• Responsibility: You’re answerable to your clients but ultimately, you’re the boss. You need to be willing to take responsibility for your actions, follow through with projects, take ownership of the business and find ways to grow your operation to generate a sustainable income.
  • Decision-making skills: It’s your business and it’s up to you to decide how to progress, what services to offer, how to implement changes and how to manage your entire company. You’ll need strong decision-making skills if you want to grow your business and increase your income year over year.

So, how do I become a freelancer?

If you’ve answered these questions and have determined that starting a freelance career is the right fit for you, great! But if you want to get your business kicked off on the right foot, there’s a bit more work you’ll need to do. The more you prepare in the beginning, the better off your business will be and the more successful you’ll be in the long run. Here’s what you need to do:

Define your goals and service offering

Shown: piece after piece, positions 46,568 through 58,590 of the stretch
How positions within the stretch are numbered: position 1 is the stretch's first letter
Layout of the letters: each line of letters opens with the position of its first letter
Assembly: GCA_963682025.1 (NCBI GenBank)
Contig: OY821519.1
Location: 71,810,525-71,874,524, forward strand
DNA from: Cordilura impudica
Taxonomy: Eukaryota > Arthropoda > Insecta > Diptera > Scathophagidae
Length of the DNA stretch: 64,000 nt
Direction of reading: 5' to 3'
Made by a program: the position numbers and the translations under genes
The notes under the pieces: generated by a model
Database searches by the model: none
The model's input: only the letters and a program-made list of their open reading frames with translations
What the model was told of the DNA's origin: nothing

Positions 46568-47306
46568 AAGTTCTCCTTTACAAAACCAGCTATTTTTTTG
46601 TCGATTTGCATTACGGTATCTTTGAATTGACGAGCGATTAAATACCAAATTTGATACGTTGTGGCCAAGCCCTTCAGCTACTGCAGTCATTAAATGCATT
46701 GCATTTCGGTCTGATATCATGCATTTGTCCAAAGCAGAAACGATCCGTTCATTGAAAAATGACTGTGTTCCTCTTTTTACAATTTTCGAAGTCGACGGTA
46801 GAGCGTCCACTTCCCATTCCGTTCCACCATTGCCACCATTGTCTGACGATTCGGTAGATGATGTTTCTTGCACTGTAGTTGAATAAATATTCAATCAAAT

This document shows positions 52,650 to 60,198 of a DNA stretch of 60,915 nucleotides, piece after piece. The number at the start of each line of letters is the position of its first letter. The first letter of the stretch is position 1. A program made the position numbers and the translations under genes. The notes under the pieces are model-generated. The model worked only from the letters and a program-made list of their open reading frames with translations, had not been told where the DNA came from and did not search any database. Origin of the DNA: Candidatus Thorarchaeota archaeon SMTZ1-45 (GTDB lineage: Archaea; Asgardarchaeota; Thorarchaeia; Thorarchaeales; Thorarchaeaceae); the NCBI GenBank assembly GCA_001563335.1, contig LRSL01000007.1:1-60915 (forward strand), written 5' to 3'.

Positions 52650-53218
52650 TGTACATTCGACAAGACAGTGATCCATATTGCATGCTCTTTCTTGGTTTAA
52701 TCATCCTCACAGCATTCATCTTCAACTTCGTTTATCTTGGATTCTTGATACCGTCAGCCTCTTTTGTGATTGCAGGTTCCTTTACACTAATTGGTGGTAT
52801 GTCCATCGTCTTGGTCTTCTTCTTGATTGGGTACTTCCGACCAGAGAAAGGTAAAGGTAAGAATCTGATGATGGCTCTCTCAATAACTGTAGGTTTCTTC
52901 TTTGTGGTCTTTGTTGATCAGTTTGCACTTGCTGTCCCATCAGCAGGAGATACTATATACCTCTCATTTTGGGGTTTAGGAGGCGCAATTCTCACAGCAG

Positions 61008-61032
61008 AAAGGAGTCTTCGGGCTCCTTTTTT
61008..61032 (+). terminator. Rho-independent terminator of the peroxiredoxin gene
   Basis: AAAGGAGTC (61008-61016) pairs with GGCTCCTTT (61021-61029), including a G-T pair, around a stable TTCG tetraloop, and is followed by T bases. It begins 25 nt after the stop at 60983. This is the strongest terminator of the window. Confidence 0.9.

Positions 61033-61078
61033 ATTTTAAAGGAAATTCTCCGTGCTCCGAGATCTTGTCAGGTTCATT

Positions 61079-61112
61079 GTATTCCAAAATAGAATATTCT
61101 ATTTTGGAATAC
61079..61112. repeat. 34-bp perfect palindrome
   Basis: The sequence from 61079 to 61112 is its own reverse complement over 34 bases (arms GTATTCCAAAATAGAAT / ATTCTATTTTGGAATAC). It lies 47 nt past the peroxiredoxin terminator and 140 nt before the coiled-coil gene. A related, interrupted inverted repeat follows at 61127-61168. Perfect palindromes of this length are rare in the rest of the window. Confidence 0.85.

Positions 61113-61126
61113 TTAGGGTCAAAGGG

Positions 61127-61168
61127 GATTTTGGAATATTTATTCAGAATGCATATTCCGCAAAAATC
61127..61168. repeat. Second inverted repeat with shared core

Before you can start a freelance career and take on your first client, you need to figure out what types of services you’ll offer. Look at your skill set and determine your strengths, weaknesses and  abilities. Then, think about how you can use those skills to provide services to customers and create value for future clients. You don’t have to offer every service under the sun. Offer the services you’re most comfortable providing and build your business from those core services.

You can always grow your offerings over time as you become more confident in your freelance business.

It’s also a good idea to look at both your long-term and short-term goals. This makes it easier to create a business plan to help you get there. Think about what you want to achieve from freelancing. Are you hoping to generate a little extra income on the side, or do you want freelancing to become your full-time job? There’s no right or wrong answer here.

It’s up to you and your personal preferences. Just remember that your goals can change over time, so try to review your goals at least twice a year so you can keep your business growing on the right track.

Determine who your target audience is